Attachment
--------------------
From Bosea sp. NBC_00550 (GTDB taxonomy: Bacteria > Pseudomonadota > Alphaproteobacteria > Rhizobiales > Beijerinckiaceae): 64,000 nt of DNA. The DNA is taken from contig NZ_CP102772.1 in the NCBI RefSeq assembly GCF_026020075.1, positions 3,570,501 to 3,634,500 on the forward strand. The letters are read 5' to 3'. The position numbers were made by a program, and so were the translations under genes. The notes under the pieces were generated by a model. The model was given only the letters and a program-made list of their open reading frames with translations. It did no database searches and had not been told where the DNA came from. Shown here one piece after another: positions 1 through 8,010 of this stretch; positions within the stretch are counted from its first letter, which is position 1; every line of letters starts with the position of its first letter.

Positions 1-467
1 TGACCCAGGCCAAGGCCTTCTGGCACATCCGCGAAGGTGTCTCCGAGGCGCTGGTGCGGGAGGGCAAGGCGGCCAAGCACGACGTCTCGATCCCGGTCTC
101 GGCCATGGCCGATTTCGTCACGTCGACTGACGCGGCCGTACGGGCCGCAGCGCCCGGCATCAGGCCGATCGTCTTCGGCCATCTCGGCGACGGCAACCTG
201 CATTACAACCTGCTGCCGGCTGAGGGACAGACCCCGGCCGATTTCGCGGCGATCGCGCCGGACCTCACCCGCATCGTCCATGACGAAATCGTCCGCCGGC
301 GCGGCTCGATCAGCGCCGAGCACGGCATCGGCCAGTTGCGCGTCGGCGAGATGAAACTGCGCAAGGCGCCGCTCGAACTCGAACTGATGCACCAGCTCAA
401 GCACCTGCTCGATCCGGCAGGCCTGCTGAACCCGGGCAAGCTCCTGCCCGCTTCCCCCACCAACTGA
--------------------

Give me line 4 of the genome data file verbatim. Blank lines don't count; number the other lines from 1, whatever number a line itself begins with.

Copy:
101 GGCCATGGCCGATTTCGTCACGTCGACTGACGCGGCCGTACGGGCCGCAGCGCCCGGCATCAGGCCGATCGTCTTCGGCCATCTCGGCGACGGCAACCTG